The talented and troubled Amy Winehouse liked the Dap Kings’ style so much that she used some of her major-label dough to hire them, minus Miss Jones, as her backing band in the studio and on the road. The results was the multi-platinum smash hit Back to Black, which made Winehouse a mainstream star and Sharon Jones eager to show the world who came first. Now that Winehouse has stumbled in and out of jail, unable to create a follow-up, Jones once again has the Dap Kings to herself, and the group’s new record is a revelation. Creating an album with the period authenticity of an old James Brown record, they honor the tradition without sounding like a tribute act—not surprising, since Jones has too much real life to draw from to fake it. Jones has fought record industry stereotyping and didn’t really find her musical footing until she was 40, but she also knows the blues in other ways. Among other things, she claims to have been the “world’s first black wedding singer,” and she has worked as a prison guard at Rikers Island. She lives with her mother to this day, in a Far Rockaway project. And she is living the life of a touring pro at the ripe age of 54. She doesn’t need to imagine what the blues are.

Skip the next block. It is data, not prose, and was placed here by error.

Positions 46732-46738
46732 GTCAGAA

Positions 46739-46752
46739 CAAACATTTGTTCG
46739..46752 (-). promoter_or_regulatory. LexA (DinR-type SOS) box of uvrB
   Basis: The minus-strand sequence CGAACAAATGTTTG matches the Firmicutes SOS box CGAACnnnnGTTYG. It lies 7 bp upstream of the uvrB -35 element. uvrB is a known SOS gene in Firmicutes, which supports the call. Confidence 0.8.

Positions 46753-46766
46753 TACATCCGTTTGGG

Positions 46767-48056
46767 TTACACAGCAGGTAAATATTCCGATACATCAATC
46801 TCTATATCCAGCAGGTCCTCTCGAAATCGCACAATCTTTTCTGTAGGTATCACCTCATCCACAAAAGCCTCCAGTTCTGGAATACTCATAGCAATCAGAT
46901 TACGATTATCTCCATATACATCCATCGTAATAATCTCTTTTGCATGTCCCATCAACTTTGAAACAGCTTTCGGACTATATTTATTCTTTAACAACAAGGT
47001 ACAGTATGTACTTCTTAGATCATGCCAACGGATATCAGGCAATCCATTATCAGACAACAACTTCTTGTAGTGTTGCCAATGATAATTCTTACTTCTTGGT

James Murphy’s LCD Soundsystem is touring their third full-length album, This Is Happening, and once again raking in the sort of critical praise that can paralyze a young band. But Murphy is no Joe Buck neophyte—his DFA record label released the album after his 40th birthday. The group’s name was meant to be attached to a single release and then put to bed, but the New Jersey native had no interest in starting a band or catering to the ambition it takes to hunt down stardom. Unfortunately for him, when “Losing My Edge” was released on a DFA compilation, it became an instant underground classic and arguably the most riveting single of the ’00s. There was an immediate appetite for more of Murphy’s punk-edged dance music. With Murphy, an accomplished D.J., and producer who could also play drums, bass, guitar, and piano, there seemed no harm in recording a second single, and a third—resulting in similar approval. Before long he had a self-titled double album to release on his own label, a real band to play the stuff on stage, and then a second and third album. Sound of Silver (LCD Soundsystem’s second) was the pick of a lot of writers, including this one, for album of the decade. With This Is Happening, Murphy has delivered the goods again.